June 2013
Volume 54, Issue 15
Free
ARVO Annual Meeting Abstract  |   June 2013
Outcomes of Traumatic Dehiscence of Penetrating Keratoplasty versus Severe Open-Globe Injury
Author Affiliations & Notes
  • Therese Peron
    Department of Ophthalmology, University of Michigan, Ann Arbor, MI
  • Maria Woodward
    Department of Ophthalmology, University of Michigan, Ann Arbor, MI
  • Roni Shtein
    Department of Ophthalmology, University of Michigan, Ann Arbor, MI
  • Footnotes
    Commercial Relationships Therese Peron, None; Maria Woodward, None; Roni Shtein, None
  • Footnotes
    Support None
Investigative Ophthalmology & Visual Science June 2013, Vol.54, 5232. doi:https://doi.org/
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      Therese Peron, Maria Woodward, Roni Shtein; Outcomes of Traumatic Dehiscence of Penetrating Keratoplasty versus Severe Open-Globe Injury. Invest. Ophthalmol. Vis. Sci. 2013;54(15):5232. doi: https://doi.org/.

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      © ARVO (1962-2015); The Authors (2016-present)

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Abstract
 
Purpose
 

To compare outcomes of patients with traumatic dehiscence of penetrating keratoplasty (PK) to those with severe open globe (OG) injuries.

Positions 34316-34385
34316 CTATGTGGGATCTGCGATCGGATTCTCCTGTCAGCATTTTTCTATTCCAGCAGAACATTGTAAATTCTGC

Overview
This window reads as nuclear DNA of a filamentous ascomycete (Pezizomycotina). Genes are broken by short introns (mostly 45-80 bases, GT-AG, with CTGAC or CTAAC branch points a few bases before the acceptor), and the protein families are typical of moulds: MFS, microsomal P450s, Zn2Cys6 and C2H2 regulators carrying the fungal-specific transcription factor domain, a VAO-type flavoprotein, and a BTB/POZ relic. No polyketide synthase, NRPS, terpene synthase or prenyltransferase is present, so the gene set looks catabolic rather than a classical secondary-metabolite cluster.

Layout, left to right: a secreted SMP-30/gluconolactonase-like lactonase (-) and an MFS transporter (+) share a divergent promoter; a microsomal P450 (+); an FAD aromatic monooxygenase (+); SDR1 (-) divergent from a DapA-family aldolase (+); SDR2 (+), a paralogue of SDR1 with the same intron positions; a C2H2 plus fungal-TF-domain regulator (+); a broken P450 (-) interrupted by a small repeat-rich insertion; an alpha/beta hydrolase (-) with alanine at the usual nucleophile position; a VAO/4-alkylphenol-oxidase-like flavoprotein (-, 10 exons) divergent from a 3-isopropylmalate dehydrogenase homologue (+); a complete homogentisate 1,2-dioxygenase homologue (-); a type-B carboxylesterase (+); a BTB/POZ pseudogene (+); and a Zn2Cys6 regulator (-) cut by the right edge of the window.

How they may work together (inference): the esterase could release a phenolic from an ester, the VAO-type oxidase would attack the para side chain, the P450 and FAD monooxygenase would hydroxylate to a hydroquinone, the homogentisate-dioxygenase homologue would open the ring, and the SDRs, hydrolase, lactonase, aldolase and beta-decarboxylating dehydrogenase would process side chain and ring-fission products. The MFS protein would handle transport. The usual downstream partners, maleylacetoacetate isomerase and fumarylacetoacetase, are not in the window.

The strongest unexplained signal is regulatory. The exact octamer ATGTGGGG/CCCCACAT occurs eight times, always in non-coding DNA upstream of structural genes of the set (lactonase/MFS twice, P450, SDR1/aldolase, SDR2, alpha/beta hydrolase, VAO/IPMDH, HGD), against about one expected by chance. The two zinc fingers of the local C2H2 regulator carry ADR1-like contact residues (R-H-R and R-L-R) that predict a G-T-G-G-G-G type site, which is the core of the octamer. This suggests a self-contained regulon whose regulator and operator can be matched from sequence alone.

Methods
 

A retrospective review of 160 consecutive patients with surgical repair of traumatic open globe injuries at a single center from 2006 to 2012 was conducted. Of those, 36 patients underwent repair of dehisced PK, 16 of which had adequate data to calculate the Ocular Trauma Score (OTS). OTS was calculated for the remaining non-PK open globes, resulting in 34 eyes with OTS of similar severity. Ophthalmic and demographic factors were analyzed using t-tests, Pearson correlation coefficients, chi squared tests, and Fisher’s exact test.

 
Results
 

There was a trend of patients with dehisced PK being older than the OTS-matched patients with OG injuries (60 vs.48; p=0.06). In the overall cohort, older age correlated weakly with lower OTS (r= -0.4, p=0.008). There was no correlation between sex and OTS (p=0.20). Associated lens injury at the time of initial trauma was more common in the PK group (p=0.03), but was not significantly associated with poor OTS (p=0.18). The extent of the ocular laceration was not significantly different between the groups (p=0.22). Of the 40 patients with postoperative follow-up, 10 required subsequent enucleation - 1 from the PK group and 9 from the OG group (p=0.12). Of the remaining 30 patients, 67% required surgery beyond the initial repair. Additional surgeries were similarly likely in both groups (p=1.00). Two patients developed endophthalmitis, 1 from each group. Patients with dehisced PK required subsequent cornea surgery more often than those with OG injuries (p=0.0025), but had similar rates for subsequent retina, glaucoma, and lens surgeries (p=0.12, p=0.55, p=0.23, respectively). The mean final visual acuity of the PK group was 20/400 versus 20/100 in the OG group, but this was not statistically significant (p=0.13).

 
Conclusions
 

In this study, patients with traumatic dehiscence of PK were compared to those with OG injuries with similar Ocular Trauma Scores. Both groups had poor visual outcomes, often required multiple surgeries, and in some cases resulted in enucleation. No significant differences in outcomes were detected between patients with dehisced PK wounds versus those with severe OG injuries.

 
Keywords: 479 cornea: clinical science • 742 trauma • 765 wound healing  
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